Viola Davis in 'Widows' (268577)

It is a singular experience to be in a theater watching a film as it’s viscerally affecting the audience at the same time. The following films—all of them Spotlight selections—had audiences at the latest Urbanworld Film Festival crying, laughing, cheering and screaming in unison as they rooted for their characters to reach their goals and win.

“The Hate U Give”

By far one of the best films to come out in the past few years is George Tillman’s adaptation of the Angie Thomas YA novel, “The Hate U Give,” which had its New York City premiere at the Urbanworld Film Festival. Amandla Stenberg, star of “The Hate U Give,” has a history with the book on which the film is based that stretches long before it went onto The New York Times best-seller list. In a Q&A after the screening of the film moderated by Ava DuVernay, Stenberg revealed that she read “The Hate U Give” when it was still in manuscript form. She was still in high school when a friend of her mother told her about the manuscript, which had been generating intense buzz in publishing circles. Stenberg explained, “She had heard about this project that highlighted the events around the Black Lives Matter movement but was through this personal narrative of a 16-year-old girl code-switching between different environments and she passed it along to me.” Stenberg was immediately taken with the story and kept an eye out. She says she “chased” the project because she felt it was “a special window into Blackness, into existing as a contemporary Black American. It was speaking so much to my heart, and I chased it.”

The film traces the effects on an adolescent girl, Starr, her family and her community in the aftermath of a police shooting of one of her oldest friends to which she is the only witness. Director George Tillman eschews a facile treatment of the subjects of the police officers’ relations with the Black communities they are tasked with policing and the realities of having to leave your culture and community behind to ensure a successful future, as Starr does each day at her prep school.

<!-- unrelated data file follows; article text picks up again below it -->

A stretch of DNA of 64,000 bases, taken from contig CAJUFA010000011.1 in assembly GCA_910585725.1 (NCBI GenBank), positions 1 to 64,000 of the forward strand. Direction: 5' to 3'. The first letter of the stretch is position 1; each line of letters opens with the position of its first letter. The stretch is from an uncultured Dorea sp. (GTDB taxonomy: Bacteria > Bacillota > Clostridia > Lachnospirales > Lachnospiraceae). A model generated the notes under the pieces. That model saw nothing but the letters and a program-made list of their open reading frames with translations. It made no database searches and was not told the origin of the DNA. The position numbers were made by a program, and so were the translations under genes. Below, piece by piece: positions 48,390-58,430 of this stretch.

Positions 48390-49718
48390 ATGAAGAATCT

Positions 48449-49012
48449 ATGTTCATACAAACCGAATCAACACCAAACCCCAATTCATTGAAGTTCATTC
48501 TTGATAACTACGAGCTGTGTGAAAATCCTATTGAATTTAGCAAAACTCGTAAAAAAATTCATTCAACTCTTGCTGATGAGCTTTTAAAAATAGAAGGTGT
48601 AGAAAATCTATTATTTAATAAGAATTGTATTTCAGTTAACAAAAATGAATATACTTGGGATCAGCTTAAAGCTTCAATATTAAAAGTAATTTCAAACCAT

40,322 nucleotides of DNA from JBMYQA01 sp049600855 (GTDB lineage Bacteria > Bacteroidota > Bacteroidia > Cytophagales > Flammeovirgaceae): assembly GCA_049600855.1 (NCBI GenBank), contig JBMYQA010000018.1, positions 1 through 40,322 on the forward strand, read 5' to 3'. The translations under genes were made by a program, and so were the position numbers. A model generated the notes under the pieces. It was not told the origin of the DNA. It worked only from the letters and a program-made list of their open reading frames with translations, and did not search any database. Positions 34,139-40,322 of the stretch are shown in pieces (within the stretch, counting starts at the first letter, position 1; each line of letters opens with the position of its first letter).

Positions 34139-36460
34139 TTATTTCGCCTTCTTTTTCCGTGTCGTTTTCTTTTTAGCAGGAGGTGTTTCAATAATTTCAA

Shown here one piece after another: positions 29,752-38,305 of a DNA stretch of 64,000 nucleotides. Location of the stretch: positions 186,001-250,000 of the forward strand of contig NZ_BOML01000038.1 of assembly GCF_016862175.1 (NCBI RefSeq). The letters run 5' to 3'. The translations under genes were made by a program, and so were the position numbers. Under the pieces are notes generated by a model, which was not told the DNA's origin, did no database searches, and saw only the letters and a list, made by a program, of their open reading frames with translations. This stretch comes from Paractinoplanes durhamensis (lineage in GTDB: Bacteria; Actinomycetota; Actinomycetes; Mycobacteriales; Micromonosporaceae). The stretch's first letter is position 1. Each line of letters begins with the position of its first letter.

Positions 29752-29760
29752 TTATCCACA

Stenberg delivers an affecting, impactful performance and Tillman gets rich, nuanced performances out of all the actors, even with the challenge of reshooting a number of difficult to watch and certainly difficult to act scenes. That became necessary when it was revealed that the original actor chosen for the role of Chris, Starr’s white boyfriend from her prep school, had racist posts on his social media pages. Issa Rae appears as a lawyer and social activist who helps Starr navigate the legal system. The film also stars Regina Hall (“Girls Trip”), Common, Anthony Mackie (“The Hurt Locker”) and Algee Smith (“The New Edition Story”). Russell Hornsby (“Fences,” “Seven Seconds”) delivers an outstanding award-worthy performance as a protective father, loving husband and reformed criminal who runs a small business in his neighborhood. Dominique Fishback, likely one of the next generation’s best actresses (“The Deuce,” “Night Comes On”), also appears as a friend of Starr’s and part of her extended family. “The Hate U Give” will be in

theaters Oct. 19.


Viola Davis leads an all-star cast in the crime thriller “Widows.” She and two other women, played by Michelle Rodriguez (“Girlfight”) and Elizabeth Debicki (“Guardians of the Galaxy Vol. 2”), had husbands who were partners in crime who perished during a heist gone wrong. The story doesn’t end there though, because the money her husband (played by Liam Neeson) had on him belonged to crooked politician Jamal Manning (played by Brian Tyree Henry) and his ice-cold, sociopathic, homicidal sibling Jatemme (Daniel Kaluuya). The widows must get that money back or else. It’s an engaging thrill ride with some wicked plot twists. “Widows” will be in theaters Nov. 16.

“Running Out of Time”

Acting legend Telma Hopkins brings the heart and humor to this otherwise very dark BET hostage thriller that premiered at this year’s Urbanworld Film Festival. Also starring Tasha Smith (“Empire”), Ronreaco Lee (“Survivor’s Remorse”) and Sydney Elise Johnson (“When You Were Here”), it centers around a family taken hostage in their very upscale home after the death of Smith’s character’s husband. The family believes he died of an untimely heart attack but soon come to learn that something much more sinister and a whole lot closer to home played a role in his passing, and might lead to their own demise. Lee does an effective job as the smooth as silk but overly ambitious and ultimately craven

politico Cam.


This comedy drama starring the excellent Jason Mitchell (“Detroit,” “Straight Outta Compton,” “The Chi”) made its world debut at the last Sundance Film Festival and was touted as being similar to “Get Out” in that Mitchell’s character is the only Black guy among a group of millennial men at a weekend getaway in the Catskills. Although there are certainly moments of tension and comedy that come out of the fact that Mitchell’s character is the only Black guy, the film at its core isn’t about that and smartly avoids the easy race-based comedy gags. Instead the film reaches deeper to sketch the men as real people and Tyrel as multidimensional. He is more than just a “Black guy.” Tyrel comes off as ultimately an introvert trying to make it in a world—and immediate circumstances—that demand that everyone be an extrovert, that he be someone who is “on” all the time. Something that Tyrel as wrought by Mitchell, in a very thoughtful performance, is unwilling to do. “Tyrel” hits theaters Dec. 5.